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Friday, Oct. 24, 2014
Picturing the Past 65: Cheese on the wayPosted Tuesday, June 15, 2010, at 11:46 AM
Bedford Cheese Co. drivers ready to deliver in November 1952. (T-G file photo)
Recognize anyone? As far as I know today's Bedford Cheese doesn't operate delivery trucks. Were their products sold in area grocery stores in those days as opposed to today's mail-order and specialty business?
They're still on Deery Street, by the way.
SPEAKING OF DEERY STREET: I've noticed several times while passing the old Kincaid Service Co. building (the little red brick building on Deery Street just down from Bedford Cheese) that a sign was barely visible near the roofline. I'd always just assumed it was a faded "Kincaid Service Co." until this morning.
Turns out the sign says "Shelbyville Harness Co." You learn something every day.
So who operated Shelbyville Harness Co. and how long did it operate? I'd guess someone here knows something about it.
STAGECOACH STOP: Last week I mentioned receiving an inquiry about an old stagecoach stop on Old Nashville Dirt Road near Peacock Lane.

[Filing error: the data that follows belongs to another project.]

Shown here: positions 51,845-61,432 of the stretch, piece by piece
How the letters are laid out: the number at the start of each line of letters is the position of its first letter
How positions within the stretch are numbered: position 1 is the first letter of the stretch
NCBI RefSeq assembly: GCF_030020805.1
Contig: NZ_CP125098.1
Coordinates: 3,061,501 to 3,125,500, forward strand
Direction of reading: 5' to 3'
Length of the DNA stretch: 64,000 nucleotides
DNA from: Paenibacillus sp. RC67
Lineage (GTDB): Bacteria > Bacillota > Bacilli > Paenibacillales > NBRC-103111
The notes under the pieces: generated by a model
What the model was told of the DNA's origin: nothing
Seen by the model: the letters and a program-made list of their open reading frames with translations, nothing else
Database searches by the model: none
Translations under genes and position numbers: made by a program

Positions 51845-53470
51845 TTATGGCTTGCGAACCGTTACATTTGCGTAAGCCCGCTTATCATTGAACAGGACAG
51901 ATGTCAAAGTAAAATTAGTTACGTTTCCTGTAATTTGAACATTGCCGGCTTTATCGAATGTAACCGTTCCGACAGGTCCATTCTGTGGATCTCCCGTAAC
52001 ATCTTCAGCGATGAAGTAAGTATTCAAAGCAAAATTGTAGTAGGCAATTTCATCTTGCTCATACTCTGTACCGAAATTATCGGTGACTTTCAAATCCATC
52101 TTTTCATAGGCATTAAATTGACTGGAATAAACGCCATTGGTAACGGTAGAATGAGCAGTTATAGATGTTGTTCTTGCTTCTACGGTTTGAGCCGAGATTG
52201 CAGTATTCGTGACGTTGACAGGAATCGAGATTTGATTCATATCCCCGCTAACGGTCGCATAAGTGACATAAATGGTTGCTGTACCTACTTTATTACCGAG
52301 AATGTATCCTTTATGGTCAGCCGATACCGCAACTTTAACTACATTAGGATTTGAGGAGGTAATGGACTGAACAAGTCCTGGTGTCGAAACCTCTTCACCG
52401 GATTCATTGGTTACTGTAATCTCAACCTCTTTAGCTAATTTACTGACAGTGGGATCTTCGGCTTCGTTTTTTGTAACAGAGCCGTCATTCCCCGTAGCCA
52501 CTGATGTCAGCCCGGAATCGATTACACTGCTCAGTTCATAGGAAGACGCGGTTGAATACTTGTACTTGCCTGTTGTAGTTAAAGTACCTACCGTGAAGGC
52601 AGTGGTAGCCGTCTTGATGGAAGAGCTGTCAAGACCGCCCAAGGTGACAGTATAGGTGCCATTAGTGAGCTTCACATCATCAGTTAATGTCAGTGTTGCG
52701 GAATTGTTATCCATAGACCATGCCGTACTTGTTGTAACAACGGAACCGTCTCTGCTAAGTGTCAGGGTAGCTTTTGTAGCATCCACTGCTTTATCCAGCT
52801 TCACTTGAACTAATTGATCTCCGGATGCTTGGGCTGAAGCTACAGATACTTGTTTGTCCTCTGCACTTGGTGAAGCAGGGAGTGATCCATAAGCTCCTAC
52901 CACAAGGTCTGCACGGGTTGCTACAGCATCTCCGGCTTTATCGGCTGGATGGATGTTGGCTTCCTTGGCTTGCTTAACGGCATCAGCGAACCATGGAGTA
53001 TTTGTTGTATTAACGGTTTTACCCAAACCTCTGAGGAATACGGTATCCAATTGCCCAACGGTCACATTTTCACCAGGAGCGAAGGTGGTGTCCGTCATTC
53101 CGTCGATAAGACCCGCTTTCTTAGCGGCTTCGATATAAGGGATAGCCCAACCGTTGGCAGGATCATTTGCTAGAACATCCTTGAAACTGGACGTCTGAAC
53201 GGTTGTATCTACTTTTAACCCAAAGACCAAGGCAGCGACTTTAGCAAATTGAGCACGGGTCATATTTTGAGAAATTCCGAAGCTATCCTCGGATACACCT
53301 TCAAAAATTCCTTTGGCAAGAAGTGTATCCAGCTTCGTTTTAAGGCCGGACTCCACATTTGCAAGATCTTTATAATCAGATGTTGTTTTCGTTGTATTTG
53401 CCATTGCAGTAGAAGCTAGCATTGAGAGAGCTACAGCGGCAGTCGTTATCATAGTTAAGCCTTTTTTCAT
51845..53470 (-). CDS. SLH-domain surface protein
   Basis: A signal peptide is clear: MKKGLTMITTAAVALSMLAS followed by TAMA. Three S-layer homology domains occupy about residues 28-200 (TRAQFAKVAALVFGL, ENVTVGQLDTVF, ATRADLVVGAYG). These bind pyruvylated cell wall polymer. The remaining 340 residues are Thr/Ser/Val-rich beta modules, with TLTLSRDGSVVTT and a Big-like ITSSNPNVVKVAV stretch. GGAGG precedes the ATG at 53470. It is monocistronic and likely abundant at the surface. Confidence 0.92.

I received an e-mail from Missy Eakin, whose family lives in the area. She and her brother and sisters remember:
"The Robinson House was the stagecoach stop and part of the house that remains today was part of the inn. Evidently, Old Nashville Dirt Road and Peacock Lane intersection was a thriving area. The blacksmith shop was in our front yard close to where Daddy parked his truck. I remember as a child seeing the evidence of ashes in the driveway. I never heard him say whether he remembered the actual structure. And of course, the grist mill owned and run by the McQuistions was on the creek behind our house. I think all of this would have been prior to 1845.
"Mr. (Sam) Jennings was a native of the Nashville Dirt Road/Peacock Lane area and was related to the Robinson's mentioned above. His granddaughter Patti has original copies of Bedford County historical documents (early 1800's) with her in North Carolina. I believe those were photocopied/summarized by someone from Tullahoma and are in the archives at our public library. Melba Whorley does now live in the Robinson house.
"The McQuisition family who came to the area in the very early 1800's may have played a role in the operation of the businesses. They have documentation which talks about the mill on the creek, but I don't think the stagecoach stop/blacksmith shops are mentioned in their family history."
MIssy says her family would like to have more information about their area. I've got their e-mail addresses for anyone who can help.
Picturing the Past is featured each Tuesday in this blog. Reader contributions are welcome.
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David Melson is a copy editor and staff writer for the Times-Gazette.
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